Scientists’ communication objectives: Moving beyond the traditional focus on information sharing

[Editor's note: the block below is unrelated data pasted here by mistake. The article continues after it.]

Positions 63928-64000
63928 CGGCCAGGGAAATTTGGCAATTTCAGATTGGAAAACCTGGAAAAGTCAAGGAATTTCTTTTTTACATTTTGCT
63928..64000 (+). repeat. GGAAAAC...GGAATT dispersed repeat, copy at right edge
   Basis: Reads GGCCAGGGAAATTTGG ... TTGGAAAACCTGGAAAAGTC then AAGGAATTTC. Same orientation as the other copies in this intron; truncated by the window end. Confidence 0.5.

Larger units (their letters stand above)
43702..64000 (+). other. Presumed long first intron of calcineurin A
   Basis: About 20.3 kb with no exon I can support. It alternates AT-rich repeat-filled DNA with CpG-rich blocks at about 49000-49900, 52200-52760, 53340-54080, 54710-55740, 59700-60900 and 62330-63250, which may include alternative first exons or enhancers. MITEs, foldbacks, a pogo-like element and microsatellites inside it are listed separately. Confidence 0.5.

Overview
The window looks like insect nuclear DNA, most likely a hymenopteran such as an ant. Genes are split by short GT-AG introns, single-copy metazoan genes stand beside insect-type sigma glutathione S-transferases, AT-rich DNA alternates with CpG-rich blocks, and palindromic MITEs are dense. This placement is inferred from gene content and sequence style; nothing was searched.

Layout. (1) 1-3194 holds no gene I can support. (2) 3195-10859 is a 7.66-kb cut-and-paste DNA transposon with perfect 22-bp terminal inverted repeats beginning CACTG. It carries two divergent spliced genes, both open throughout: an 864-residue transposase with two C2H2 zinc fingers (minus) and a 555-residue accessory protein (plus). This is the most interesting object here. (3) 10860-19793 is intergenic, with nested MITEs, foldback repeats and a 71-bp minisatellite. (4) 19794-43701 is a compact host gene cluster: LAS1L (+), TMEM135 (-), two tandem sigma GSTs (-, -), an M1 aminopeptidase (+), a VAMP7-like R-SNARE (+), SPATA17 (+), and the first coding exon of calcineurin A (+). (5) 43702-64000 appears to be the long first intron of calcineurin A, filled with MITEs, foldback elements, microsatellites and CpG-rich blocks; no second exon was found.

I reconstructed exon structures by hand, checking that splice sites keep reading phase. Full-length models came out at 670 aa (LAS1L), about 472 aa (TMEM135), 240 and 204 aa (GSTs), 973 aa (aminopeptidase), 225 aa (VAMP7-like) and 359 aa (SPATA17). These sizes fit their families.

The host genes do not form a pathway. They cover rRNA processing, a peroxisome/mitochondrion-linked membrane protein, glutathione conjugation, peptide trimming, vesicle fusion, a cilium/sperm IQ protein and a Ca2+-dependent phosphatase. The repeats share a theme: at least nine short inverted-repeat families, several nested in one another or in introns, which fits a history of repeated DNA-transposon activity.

The belief that increased knowledge will lead to support for science—what is often called the “Deficit Model” [2122]—has historically been widespread within the scientific community [23]. Knowledge, according to this view, leads to a range of attitudes and behavior that contribute to the health of the scientific enterprise. Deficit model thinking, however, has faced widespread criticism as the evidence suggests that knowledge is rarely a dominant driver of attitudes toward issues involving science, whether it be climate change, emerging technologies, or vaccinations. The evidence instead points to the key role that affective factors play in shaping views about science. Such factors include the degree to which individuals see decision-makers as sharing their values (e.g., [24]) and being trustworthy or fair (e.g., [25]), as well as their overall views about science in society (e.g.,[26]). Communication scholars now emphasize that positive beliefs about science and scientists are more likely to stem from high quality interactions with likable and engaging scientists who are willing to listen [21, 27].